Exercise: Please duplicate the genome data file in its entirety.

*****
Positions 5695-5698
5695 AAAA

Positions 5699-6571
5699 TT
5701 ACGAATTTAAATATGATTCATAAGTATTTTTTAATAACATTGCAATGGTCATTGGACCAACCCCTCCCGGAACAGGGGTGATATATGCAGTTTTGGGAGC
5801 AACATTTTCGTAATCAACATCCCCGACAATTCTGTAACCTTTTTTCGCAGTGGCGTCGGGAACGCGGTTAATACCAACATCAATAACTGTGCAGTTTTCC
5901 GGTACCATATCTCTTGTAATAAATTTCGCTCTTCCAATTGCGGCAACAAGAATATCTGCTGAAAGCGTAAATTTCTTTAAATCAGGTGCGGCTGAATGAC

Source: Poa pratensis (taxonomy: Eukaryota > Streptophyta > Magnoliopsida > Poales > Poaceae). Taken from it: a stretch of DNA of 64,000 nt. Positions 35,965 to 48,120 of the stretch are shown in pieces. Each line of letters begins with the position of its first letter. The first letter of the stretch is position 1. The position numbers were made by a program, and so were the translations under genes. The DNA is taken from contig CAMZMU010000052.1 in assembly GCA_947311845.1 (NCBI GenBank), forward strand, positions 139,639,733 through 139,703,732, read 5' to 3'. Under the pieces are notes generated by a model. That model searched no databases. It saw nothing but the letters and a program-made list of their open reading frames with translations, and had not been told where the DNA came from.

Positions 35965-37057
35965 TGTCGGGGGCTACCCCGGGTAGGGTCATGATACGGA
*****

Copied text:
Positions 5695-5698
5695 AAAA

Positions 5699-6571
5699 TT
5701 ACGAATTTAAATATGATTCATAAGTATTTTTTAATAACATTGCAATGGTCATTGGACCAACCCCTCCCGGAACAGGGGTGATATATGCAGTTTTGGGAGC
5801 AACATTTTCGTAATCAACATCCCCGACAATTCTGTAACCTTTTTTCGCAGTGGCGTCGGGAACGCGGTTAATACCAACATCAATAACTGTGCAGTTTTCC
5901 GGTACCATATCTCTTGTAATAAATTTCGCTCTTCCAATTGCGGCAACAAGAATATCTGCTGAAAGCGTAAATTTCTTTAAATCAGGTGCGGCTGAATGAC

Source: Poa pratensis (taxonomy: Eukaryota > Streptophyta > Magnoliopsida > Poales > Poaceae). Taken from it: a stretch of DNA of 64,000 nt. Positions 35,965 to 48,120 of the stretch are shown in pieces. Each line of letters begins with the position of its first letter. The first letter of the stretch is position 1. The position numbers were made by a program, and so were the translations under genes. The DNA is taken from contig CAMZMU010000052.1 in assembly GCA_947311845.1 (NCBI GenBank), forward strand, positions 139,639,733 through 139,703,732, read 5' to 3'. Under the pieces are notes generated by a model. That model searched no databases. It saw nothing but the letters and a program-made list of their open reading frames with translations, and had not been told where the DNA came from.

Positions 35965-37057
35965 TGTCGGGGGCTACCCCGGGTAGGGTCATGATACGGA